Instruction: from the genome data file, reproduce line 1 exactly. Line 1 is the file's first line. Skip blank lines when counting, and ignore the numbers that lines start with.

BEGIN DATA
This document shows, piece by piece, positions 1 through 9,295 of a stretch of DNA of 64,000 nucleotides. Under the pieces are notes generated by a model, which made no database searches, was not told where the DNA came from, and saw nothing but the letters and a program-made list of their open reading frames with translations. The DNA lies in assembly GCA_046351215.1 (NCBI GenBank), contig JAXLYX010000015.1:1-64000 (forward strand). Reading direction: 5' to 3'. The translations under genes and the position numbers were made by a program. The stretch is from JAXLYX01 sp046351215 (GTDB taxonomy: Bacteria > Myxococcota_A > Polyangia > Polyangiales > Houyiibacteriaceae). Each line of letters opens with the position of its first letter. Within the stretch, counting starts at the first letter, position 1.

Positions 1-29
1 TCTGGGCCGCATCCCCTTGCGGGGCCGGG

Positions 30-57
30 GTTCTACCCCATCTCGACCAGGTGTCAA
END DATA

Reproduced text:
This document shows, piece by piece, positions 1 through 9,295 of a stretch of DNA of 64,000 nucleotides. Under the pieces are notes generated by a model, which made no database searches, was not told where the DNA came from, and saw nothing but the letters and a program-made list of their open reading frames with translations. The DNA lies in assembly GCA_046351215.1 (NCBI GenBank), contig JAXLYX010000015.1:1-64000 (forward strand). Reading direction: 5' to 3'. The translations under genes and the position numbers were made by a program. The stretch is from JAXLYX01 sp046351215 (GTDB taxonomy: Bacteria > Myxococcota_A > Polyangia > Polyangiales > Houyiibacteriaceae). Each line of letters opens with the position of its first letter. Within the stretch, counting starts at the first letter, position 1.